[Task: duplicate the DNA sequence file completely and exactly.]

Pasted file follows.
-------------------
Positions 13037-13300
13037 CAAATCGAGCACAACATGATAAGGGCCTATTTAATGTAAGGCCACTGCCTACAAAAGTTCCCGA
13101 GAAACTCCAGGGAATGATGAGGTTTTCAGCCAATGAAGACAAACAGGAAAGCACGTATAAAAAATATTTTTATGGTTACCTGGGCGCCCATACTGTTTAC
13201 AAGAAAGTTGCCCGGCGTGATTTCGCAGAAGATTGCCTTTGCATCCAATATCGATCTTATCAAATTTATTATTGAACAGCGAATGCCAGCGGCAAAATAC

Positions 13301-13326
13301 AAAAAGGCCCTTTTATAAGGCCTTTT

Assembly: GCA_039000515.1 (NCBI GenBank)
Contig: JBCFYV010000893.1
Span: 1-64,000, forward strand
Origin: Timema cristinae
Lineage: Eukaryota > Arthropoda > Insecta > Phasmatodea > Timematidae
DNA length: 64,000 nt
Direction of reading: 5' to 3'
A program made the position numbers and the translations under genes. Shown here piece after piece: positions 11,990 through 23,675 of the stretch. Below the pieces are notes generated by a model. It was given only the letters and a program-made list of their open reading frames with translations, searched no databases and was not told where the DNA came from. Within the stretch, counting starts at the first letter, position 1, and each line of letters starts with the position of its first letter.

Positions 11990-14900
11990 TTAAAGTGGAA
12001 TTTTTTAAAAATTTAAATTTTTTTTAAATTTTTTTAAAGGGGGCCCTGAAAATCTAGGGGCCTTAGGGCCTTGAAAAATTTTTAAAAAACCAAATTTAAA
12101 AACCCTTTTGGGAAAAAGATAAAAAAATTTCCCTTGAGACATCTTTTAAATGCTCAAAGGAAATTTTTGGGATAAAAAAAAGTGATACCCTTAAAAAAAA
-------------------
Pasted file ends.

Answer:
Positions 13037-13300
13037 CAAATCGAGCACAACATGATAAGGGCCTATTTAATGTAAGGCCACTGCCTACAAAAGTTCCCGA
13101 GAAACTCCAGGGAATGATGAGGTTTTCAGCCAATGAAGACAAACAGGAAAGCACGTATAAAAAATATTTTTATGGTTACCTGGGCGCCCATACTGTTTAC
13201 AAGAAAGTTGCCCGGCGTGATTTCGCAGAAGATTGCCTTTGCATCCAATATCGATCTTATCAAATTTATTATTGAACAGCGAATGCCAGCGGCAAAATAC

Positions 13301-13326
13301 AAAAAGGCCCTTTTATAAGGCCTTTT

Assembly: GCA_039000515.1 (NCBI GenBank)
Contig: JBCFYV010000893.1
Span: 1-64,000, forward strand
Origin: Timema cristinae
Lineage: Eukaryota > Arthropoda > Insecta > Phasmatodea > Timematidae
DNA length: 64,000 nt
Direction of reading: 5' to 3'
A program made the position numbers and the translations under genes. Shown here piece after piece: positions 11,990 through 23,675 of the stretch. Below the pieces are notes generated by a model. It was given only the letters and a program-made list of their open reading frames with translations, searched no databases and was not told where the DNA came from. Within the stretch, counting starts at the first letter, position 1, and each line of letters starts with the position of its first letter.

Positions 11990-14900
11990 TTAAAGTGGAA
12001 TTTTTTAAAAATTTAAATTTTTTTTAAATTTTTTTAAAGGGGGCCCTGAAAATCTAGGGGCCTTAGGGCCTTGAAAAATTTTTAAAAAACCAAATTTAAA
12101 AACCCTTTTGGGAAAAAGATAAAAAAATTTCCCTTGAGACATCTTTTAAATGCTCAAAGGAAATTTTTGGGATAAAAAAAAGTGATACCCTTAAAAAAAA